[3] Hugh McIntyre, “Bankruptcy Has Come To Both Of America’s Largest Radio Companies,” Forbes, March 8, 2018.

[4] Mark Mulligan, “The Death of the Long Tail: The Superstar Music Economy,” MIDiA Consulting, March 2014.

[5] Derek Thompson, “The Shazam Effect,” The Atlantic, December 2014. 

[6] Laura Byager. “Spotify Just Released this Year’s Most-Streamed Artists and They’re All Male,” Mashable, December 4, 2018. 

[7] Dwayne Winseck, “Media and Internet Consolidation in Canada, 1984-2016,” Canadian Media Concentration Research Project, November 2017.

[8] Canada. Parliament. House of Commons. Standing Committee On Canadian Heritage. Minutes of Proceedings. 1st sess., 42nd Parliament, Meeting No. 114, 2018.

[9] Daniel Sanchez, “The Music Industry Generated $43 Billion in Sales Last Year. Artists Only Received 12% of That,” Digital Music News, August 7, 2018.

[10] “Joint Declaration on Cultural Diversity and the Digital Public Space,” Justin Trudeau, Prime Minister of Canada, April 16, 2018. 

[11] “Facebook’s Zuckerberg summoned to appear before session of U.K., Canadian politicians,” CBC News, October 31, 2018.

[12] Adam Satariano and Jack Nicas, “E.U. Fines Google $5.1 Billion in Android Antitrust Case,” New York Times, July 18, 2018.

[13] We agree with the analysis of copyright as a crude mechanism found in Public Interest Advocacy Centre, “Brief of the Public Interest Advocacy Centre to the Standing Committee on Industry, Science and Technology’s Review of the Copyright Act”, June 1, 2018. 

[14] “About Capital City Records,” Edmonton Public Library 

[15] Public Interest Advocacy Centre, “Brief of the Public Interest Advocacy Centre to the Standing Committee on Industry, Science and Technology’s Review of the Copyright Act,” Our Commons, June 1, 2018.

[16] Myra Tawfik, et al., “Brief – Statutory Review of the Copyright Act submitted by Myra Tawfik on behalf of Canadian intellectual property law scholars”, Our Commons, October 22 2018. 

[17] “Artist Revenue Streams,” The Future of Music Coalition

[18] “Mythbusting: Data Driven Answers to Four Common Assumptions About How Musicians Make Money,” The Future of Music Coalition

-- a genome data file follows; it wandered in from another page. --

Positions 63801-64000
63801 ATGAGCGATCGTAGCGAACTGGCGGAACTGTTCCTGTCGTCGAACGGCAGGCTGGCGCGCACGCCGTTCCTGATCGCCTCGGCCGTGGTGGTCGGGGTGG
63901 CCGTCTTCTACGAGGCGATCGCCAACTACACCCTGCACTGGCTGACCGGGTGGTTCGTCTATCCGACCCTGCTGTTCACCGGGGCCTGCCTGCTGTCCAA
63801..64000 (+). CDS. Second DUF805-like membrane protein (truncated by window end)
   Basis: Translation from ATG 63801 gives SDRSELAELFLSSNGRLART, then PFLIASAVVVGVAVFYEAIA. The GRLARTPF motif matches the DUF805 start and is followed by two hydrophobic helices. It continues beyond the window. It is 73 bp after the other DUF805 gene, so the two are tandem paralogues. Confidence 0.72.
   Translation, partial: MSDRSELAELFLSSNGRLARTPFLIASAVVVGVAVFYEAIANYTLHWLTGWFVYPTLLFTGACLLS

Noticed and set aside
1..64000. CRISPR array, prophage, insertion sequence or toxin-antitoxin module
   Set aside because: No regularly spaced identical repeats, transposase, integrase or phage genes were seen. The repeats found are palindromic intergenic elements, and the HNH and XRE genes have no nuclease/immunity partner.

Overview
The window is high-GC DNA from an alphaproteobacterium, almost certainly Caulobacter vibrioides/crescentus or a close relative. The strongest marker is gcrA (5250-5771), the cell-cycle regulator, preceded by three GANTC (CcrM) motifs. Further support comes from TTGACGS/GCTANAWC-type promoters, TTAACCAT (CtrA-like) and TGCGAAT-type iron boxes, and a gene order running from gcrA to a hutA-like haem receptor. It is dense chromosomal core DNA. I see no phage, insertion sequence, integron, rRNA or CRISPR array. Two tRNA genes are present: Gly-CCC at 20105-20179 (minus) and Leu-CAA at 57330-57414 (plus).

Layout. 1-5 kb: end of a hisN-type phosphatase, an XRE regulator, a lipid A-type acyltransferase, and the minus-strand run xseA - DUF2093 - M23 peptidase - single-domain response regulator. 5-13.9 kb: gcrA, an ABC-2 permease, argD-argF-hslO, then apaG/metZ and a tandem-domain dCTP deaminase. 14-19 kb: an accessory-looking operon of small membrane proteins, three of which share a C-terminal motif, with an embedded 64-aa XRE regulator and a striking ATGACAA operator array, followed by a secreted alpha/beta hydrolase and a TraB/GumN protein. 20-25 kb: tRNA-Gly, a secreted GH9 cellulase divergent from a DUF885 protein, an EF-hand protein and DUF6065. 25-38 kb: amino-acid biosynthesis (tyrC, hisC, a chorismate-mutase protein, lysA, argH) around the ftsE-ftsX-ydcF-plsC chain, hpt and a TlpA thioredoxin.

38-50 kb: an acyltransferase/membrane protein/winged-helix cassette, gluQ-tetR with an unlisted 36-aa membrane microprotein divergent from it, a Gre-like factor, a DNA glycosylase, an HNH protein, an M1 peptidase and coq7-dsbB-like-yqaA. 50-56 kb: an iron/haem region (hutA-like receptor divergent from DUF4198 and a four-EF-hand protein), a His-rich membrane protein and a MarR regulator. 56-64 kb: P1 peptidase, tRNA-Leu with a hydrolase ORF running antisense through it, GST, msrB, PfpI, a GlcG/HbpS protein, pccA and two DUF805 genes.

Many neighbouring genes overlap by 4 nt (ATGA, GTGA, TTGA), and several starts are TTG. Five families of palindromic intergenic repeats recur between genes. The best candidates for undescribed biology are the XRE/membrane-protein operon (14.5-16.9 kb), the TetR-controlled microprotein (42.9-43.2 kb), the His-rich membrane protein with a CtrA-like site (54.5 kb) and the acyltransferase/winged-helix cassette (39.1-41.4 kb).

[19] “Mythbusting: Data Driven Answers to Four Common Assumptions About How Musicians Make Money,” The Future of Music Coalition 

[20] “One consideration by Congress in extending copyright protection to owners for such a long period was to give those owners an incentive to reissue, and thereby preserve, older recordings.” Tim Brooks, Library of Congress, Survey Of Reissues Of U.S. Recordings V, 2005.

[21] Rebecca Giblin, “A New Copyright Bargain? Reclaiming Lost Culture and Getting Authors Paid,” Columbia Journal of Law & the Arts 41 (2018): 369-411. 

[22] “Gowers Review of Intellectual Property,” December 2006. 

[23] Brief of George A. Akerlof et al. as Amici Curiae in Support of Petitioners, at 4, Eldred v. Ashcroft, 537 U.S. 186 (2003) (No. 01-618) [hereinafter Economists’ Brief].

[24] Daniel Sanchez, “What Streaming Music Services Pay (Updated for 2018),” Digital Music News, January 2018.

[25]Canada. Parliament. House Of Commons. Standing Committee On Canadian Heritage. Meeting Of Proceedings. 1st sess., 42nd Parliament. Meeting no. 124, 2018.

[26] Rebecca Giblin, “A New Copyright Bargain? Reclaiming Lost Culture and Getting Authors Paid,” Columbia Journal of Law & the Arts 41 (2018): 369-411. 

[27] Rebecca Giblin, “Everything he does, he does it for us. Why Bryan Adams is on to something important about copyright,” The Conversation, September 24, 2018. 

[28] Pascale Chapdelaine, et al., “Brief – Statutory Review of the Copyright Act submitted by Pascale Chapdelaine, on behalf of Canadian intellectual property law scholars”, October 22 2018. 

[29] FACTOR, Annual Report 2017-2018

[30] Paul Lawton, “The Trouble With FACTOR,” The Annotated Everything, April 2, 2013. 

[31] “Are Musicians Making More or Less Money?” The Future of Music Coalition, 2012.

[32] Andrew Leonard, “The Music Industry is Still Screwed,” Salon, June 20, 2014. 

[33] “Are Musicians Making More or Less Money?” The Future of Music Coalition, 2012.

[34] “Money from Music: Where We Live,” The Future of Music Coalition, 2013.

[35] Michael Rancic, “Vanishing Music Venues: A Progress Report,” NOW Toronto, January 2018.

[36] Danny Michel, “A Peek Behind the Curtain,” Facebook, November 20, 2018.